When I’m on Prince Edward Island…
Allow me to use these ancient principles to illustrate the way that just when something annoying happens and just as you’re in the middle of being annoyed, poof! the yin yang thing kicks in and makes lemonade.
(No metaphors were [unduly] harmed in making the above sentence.)
Maybe everything is yin yangly but it seemed even more so on a recent getaway, which begins early early in the morning at Toronto’s Pearson Airport where the two people sitting behind me cannot shut up about how there is no smoking area inside the airport and how they don’t feel like walking all the way outside even though the entire return trek might take 20 minutes. They’d prefer to spend an hour moaning about it instead. Also everything is apparently the government’s fault. Everything. Then I overhear one of them say something that tells me they’re on our flight. Yay. Always nice to be in the company of conversational wizards in nicotine withdrawal. = ↓
But… they don’t sit anywhere near me on the plane. ↑
↑ It’s a blue sky day and we’ve been on a Rouge plane for hours and are therefore starving and possibly semi permanently scrunched up (thank you inch and a half of Rouge leg room!) so decide on a walk, maybe find a bite to eat.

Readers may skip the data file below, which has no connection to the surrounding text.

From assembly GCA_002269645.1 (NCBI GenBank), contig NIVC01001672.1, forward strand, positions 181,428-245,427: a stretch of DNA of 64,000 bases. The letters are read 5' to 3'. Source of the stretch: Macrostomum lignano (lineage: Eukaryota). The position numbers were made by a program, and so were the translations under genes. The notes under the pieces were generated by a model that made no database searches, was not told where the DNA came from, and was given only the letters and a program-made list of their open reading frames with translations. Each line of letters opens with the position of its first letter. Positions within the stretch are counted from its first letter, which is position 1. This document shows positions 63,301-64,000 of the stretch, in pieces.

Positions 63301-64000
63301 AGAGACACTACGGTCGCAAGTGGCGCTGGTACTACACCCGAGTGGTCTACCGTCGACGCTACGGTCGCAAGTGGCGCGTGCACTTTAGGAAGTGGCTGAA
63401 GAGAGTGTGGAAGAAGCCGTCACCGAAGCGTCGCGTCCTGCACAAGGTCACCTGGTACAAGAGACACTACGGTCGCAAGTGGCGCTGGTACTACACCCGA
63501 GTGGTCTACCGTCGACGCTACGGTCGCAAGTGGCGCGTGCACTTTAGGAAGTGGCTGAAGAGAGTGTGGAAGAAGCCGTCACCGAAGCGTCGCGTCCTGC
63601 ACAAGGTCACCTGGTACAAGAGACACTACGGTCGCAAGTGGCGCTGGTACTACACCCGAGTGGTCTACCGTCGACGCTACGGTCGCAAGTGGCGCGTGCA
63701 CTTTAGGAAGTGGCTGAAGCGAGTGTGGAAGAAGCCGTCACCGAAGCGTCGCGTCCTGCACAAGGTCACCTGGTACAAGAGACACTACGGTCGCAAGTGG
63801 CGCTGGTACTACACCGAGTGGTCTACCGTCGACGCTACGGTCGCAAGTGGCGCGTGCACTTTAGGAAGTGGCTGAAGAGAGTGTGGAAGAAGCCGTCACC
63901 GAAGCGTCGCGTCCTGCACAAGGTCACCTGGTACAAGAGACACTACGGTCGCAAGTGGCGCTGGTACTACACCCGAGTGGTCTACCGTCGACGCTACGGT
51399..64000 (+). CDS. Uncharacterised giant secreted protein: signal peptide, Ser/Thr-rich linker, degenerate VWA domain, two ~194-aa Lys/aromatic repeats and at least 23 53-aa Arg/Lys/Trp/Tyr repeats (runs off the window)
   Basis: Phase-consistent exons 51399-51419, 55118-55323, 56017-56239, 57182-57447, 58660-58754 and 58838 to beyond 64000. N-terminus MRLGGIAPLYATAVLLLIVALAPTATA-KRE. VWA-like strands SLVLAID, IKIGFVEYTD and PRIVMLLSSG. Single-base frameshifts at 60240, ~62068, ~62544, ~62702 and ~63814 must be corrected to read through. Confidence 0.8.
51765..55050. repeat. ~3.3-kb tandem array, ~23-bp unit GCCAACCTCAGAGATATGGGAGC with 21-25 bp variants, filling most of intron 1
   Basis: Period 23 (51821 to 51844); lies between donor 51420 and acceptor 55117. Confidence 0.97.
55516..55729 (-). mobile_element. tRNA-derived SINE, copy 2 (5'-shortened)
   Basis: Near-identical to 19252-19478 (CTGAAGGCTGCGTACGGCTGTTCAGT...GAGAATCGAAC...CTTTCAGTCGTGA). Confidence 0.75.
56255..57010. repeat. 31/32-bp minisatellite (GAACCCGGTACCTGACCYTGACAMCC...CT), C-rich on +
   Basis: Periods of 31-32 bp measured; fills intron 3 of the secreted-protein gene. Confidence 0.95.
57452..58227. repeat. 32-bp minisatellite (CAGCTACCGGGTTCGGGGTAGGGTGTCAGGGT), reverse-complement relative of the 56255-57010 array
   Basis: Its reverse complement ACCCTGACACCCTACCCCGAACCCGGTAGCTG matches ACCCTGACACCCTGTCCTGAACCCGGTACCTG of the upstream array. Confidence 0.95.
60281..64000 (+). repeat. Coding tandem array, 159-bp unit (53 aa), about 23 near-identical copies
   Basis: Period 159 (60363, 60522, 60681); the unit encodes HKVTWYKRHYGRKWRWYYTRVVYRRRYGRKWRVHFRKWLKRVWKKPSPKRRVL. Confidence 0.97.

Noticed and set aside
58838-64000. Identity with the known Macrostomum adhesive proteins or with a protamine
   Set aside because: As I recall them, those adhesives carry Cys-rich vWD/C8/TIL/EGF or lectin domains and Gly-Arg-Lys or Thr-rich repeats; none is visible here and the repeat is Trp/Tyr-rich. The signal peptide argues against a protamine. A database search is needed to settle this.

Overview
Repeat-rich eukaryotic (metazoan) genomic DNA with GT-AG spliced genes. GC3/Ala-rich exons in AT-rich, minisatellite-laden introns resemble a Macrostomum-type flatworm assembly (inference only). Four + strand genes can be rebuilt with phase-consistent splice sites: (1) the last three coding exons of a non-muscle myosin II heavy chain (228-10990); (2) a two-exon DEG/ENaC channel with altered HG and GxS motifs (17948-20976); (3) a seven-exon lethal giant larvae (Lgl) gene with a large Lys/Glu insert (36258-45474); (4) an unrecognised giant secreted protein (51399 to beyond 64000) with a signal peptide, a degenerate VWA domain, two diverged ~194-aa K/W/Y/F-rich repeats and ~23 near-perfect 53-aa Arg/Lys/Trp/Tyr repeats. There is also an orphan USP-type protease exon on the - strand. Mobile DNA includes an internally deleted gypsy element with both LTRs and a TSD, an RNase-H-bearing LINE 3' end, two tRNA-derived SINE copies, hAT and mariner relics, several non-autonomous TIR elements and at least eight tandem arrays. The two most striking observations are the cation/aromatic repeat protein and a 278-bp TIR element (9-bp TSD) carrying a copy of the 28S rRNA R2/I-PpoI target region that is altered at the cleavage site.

↑ We head in that direction but, before getting to Timmy’s, we discover another place and wonder why no one mentioned this oasis of deli with ten thousand options for the best snacks ever. AND a patio overlooking a zen garden of smiling bees and giant purple sage.
↓ The place where we get our fruit and veggies is out of garlic because we are told the farmers are asking too much for it. Too much? How much is too much? And why is everybody willing to pay ridiculous prices for green tea coconut milk lattes but not locally grown garlic? Here’s the thing: if you can, please pay farmers whatever they want for decent food decently grown so that they too may have a decent life. (And the answer to the coconut milk latte is *because they are frigging delicious*.)
↑ They do have lovely onions. Also pears.
↑ After a kind of Laurel and Hardy show involving calling the place three times because I refuse to use GPS, we find it. We buy ethical chicken wings and other delights then drive to our favourite IGA for staples like olive oil. Our camping rule is that we shop once. Whatever we run out of, tough. It’s an iron man camping challenge to use only what we have and to not buy more or have leftovers. It’s not possible to express how much I love this part of camping. Or this IGA.
↑ We start a new schmuckless tradition.
↑ We move to a very nice trailer park.
↓ We are warned about rattlesnakes in the area. Oh sure, we say. Pull the other one, hahaha! But on a walk we hear what sounds like a rattle. We don’t stick around poking shrubs and rocks to see what it is.